The Chickahominy Report

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Mysterious bat disease forces closure of caves, mines

Little brown bat (Myotis lucifugus) with fungus on its nose. (Ryan von Linden/New York Department of Environmental Conservation)

Little brown bat (Myotis lucifugus) with fungus on its nose. (Ryan von Linden/New York Department of Environmental Conservation)

MECHANICSVILLE, Va. — The USDA Forest Service closed caves and abandoned mines throughout the southeastern United States last week in an effort to stem the spread of white nose syndrome among bats, a disease characterized by the appearance of a white fungal growth on the muzzles, ears, or wing membranes of infected bats.

The fungus that is associated with the syndrome (Geomyces sp.) thrives in the dark, cool conditions of the caves where the affected bat species hibernate. Infected individuals consume the fat reserves they need to during hibernation too quickly and starve. Mortality rates of 75 percent are common, but as many as 95 percent of bats in some colonies have died after the disease appeared.

White nose syndrome occurrence by county. (Cal Butchkoski, Pennsylvania Game Commission)

White nose syndrome occurrence by county. (Cal Butchkoski, Pennsylvania Game Commission)

According to the U.S. Forest Service, as many as 500,000 bats have died in New England and the Mid-Atlantic states in the three years since the disease appeared. Of that total, 25,000 have been the Indiana bat (Myotis sodalis), an endangered species.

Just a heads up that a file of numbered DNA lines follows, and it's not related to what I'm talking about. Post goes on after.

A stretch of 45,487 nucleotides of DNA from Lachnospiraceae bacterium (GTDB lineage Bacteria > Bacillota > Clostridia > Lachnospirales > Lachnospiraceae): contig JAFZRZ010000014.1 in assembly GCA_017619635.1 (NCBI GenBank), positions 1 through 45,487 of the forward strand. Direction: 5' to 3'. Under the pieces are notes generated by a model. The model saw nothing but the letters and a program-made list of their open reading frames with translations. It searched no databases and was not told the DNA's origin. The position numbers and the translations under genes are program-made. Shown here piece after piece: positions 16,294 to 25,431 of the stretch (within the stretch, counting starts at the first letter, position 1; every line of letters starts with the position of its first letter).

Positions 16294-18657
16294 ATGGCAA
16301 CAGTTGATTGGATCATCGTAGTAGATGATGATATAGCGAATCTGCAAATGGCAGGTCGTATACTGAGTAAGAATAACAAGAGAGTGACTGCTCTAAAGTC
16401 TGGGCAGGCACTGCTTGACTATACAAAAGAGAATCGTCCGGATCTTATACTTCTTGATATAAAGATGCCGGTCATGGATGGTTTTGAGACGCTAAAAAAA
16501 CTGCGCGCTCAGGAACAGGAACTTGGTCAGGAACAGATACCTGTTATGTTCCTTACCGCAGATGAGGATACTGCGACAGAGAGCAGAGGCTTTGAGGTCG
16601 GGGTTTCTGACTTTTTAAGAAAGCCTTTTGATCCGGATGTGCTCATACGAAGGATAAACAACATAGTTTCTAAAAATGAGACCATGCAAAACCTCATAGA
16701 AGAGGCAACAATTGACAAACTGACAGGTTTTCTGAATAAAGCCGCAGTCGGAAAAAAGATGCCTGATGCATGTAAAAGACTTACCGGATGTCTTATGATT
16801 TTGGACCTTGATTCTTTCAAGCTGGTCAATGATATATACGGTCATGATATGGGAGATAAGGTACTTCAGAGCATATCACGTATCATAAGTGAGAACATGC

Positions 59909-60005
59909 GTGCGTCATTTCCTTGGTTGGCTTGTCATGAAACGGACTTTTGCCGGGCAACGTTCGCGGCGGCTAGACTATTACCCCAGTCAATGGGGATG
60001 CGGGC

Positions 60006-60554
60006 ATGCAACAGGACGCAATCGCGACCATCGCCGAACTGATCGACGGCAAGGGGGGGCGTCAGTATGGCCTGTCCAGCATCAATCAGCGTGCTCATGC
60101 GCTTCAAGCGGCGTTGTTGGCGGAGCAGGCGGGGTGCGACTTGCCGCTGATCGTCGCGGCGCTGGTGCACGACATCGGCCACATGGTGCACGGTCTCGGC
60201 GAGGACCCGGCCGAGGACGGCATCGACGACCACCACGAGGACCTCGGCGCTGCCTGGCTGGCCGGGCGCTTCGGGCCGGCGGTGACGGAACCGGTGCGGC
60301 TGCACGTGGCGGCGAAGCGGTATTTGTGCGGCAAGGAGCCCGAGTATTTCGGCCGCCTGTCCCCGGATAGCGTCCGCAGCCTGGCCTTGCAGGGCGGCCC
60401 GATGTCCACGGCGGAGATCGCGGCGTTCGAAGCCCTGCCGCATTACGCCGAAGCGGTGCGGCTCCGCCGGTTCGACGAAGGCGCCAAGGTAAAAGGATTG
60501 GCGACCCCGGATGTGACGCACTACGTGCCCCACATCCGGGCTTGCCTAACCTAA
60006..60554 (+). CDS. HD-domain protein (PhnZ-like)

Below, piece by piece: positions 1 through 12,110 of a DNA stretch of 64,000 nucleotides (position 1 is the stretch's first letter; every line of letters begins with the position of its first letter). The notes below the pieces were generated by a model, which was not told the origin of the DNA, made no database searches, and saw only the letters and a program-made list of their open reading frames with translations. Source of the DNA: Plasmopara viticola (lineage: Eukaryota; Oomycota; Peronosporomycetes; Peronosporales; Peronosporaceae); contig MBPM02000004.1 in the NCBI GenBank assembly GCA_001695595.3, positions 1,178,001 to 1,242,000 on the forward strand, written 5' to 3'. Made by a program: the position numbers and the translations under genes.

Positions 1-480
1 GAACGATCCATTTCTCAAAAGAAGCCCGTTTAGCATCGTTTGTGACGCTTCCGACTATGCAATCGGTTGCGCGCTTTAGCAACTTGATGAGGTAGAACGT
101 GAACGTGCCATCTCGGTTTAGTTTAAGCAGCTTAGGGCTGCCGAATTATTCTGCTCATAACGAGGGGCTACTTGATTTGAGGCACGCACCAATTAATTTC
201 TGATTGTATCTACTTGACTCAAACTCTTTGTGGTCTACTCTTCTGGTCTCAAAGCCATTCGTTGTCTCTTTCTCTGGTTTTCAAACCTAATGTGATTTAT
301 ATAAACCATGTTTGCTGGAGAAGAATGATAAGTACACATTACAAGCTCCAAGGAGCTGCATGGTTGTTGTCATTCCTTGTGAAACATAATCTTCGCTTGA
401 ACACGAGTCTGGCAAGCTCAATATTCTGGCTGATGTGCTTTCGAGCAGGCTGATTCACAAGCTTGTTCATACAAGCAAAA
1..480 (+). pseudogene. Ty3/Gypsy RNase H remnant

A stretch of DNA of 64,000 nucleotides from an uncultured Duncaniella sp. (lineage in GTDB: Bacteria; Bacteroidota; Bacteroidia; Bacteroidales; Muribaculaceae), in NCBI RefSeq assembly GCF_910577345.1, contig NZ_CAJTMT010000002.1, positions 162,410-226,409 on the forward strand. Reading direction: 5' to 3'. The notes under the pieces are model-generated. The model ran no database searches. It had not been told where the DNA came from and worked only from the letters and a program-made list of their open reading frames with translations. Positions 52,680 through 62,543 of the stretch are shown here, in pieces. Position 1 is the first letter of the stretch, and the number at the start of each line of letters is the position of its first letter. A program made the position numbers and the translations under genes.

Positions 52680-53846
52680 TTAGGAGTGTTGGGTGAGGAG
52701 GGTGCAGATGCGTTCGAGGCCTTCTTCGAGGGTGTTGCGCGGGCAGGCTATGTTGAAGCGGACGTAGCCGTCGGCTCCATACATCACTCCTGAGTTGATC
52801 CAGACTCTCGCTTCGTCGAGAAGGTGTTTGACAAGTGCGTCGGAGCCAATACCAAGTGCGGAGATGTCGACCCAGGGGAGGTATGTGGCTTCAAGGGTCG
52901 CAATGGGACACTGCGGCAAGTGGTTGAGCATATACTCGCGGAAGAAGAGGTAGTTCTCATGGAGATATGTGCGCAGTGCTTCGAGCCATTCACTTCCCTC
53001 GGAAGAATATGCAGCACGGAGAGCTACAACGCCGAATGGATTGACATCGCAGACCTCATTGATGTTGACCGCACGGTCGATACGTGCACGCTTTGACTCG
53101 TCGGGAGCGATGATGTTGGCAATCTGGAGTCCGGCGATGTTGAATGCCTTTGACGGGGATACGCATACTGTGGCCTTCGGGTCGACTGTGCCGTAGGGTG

White nose syndrome was first observed among a bat colony at Howes Cave, near Albany, N.Y., in February 2006, the disease has spread to north and east to colonies in Connecticut, Massachusetts, New Hampshire, and Vermont; and south as west to colonies in New Jersey, Pennsylvania, Virginia, and West Virginia.

Evidence suggests that humans as well as bats play a role in spreading the disease. Humans — by harboring fungal spores on shoes, clothing, or equipment — may inadvertently transport the fungus from cave to cave. This concern has led to the strategy of closing caves and other underground refugia, such as abandoned mines, that bats may inhabit.

On April 24, the Eastern Region of the Forest Service closed caves and mines in a swath of northern states from Minnesota, Iowa, and Missouri east to Maine. The Eastern Region includes West Virginia, where White Nose Syndrome has been confirmed from several caves in Pendleton County.

The Southern Region followed suit on May 21 with the closing of caves from Oklahoma and Texas east to Virginia, the Carolinas, Georgia, and Florida. The Southern Region’s closure will be in effect for at least a year. So far, Virginia is the only state within the region to have confirmed cases of white nose syndrome — from caves in Bath, Bland, and Giles County. There is evidence to suspect cases from Rockingham and Cumberland Counties as well.

The Cumberland County case is anomalous in that the county, which is on the Virginia Piedmont, has no caves. There may be old mines, however, where bats may hibernate.

Other federal and state agencies, as well as private landowners and organizations involved in either bat conservation or cave exploration, have joined or are cooperating with the cave and mine closure effort.

— David M. Lawrence

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